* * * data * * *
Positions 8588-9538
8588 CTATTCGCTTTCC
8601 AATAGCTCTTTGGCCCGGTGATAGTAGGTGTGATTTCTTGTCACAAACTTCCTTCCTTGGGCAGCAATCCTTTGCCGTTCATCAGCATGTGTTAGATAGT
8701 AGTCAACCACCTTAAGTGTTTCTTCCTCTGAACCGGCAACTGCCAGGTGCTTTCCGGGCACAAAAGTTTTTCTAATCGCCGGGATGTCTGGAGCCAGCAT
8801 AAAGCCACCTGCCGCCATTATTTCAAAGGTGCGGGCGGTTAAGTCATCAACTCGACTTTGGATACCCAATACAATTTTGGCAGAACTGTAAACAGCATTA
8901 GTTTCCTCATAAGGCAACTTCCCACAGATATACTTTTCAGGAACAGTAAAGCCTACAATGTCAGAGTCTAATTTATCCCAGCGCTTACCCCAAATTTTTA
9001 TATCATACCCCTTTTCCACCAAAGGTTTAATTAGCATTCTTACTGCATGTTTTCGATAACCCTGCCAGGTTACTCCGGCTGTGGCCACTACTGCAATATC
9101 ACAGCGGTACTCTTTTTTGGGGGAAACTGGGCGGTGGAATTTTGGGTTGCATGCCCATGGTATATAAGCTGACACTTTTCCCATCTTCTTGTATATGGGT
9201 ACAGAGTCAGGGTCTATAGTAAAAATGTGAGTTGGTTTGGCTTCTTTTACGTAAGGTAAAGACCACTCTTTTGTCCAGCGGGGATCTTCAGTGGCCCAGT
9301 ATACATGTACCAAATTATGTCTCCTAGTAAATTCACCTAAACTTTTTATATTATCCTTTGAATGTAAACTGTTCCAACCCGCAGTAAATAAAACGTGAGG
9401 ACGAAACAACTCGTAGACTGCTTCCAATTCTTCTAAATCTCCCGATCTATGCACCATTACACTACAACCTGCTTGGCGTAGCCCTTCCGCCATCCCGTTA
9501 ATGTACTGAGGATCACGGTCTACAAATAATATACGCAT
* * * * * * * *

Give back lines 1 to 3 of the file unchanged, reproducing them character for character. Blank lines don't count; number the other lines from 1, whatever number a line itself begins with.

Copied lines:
Positions 8588-9538
8588 CTATTCGCTTTCC
8601 AATAGCTCTTTGGCCCGGTGATAGTAGGTGTGATTTCTTGTCACAAACTTCCTTCCTTGGGCAGCAATCCTTTGCCGTTCATCAGCATGTGTTAGATAGT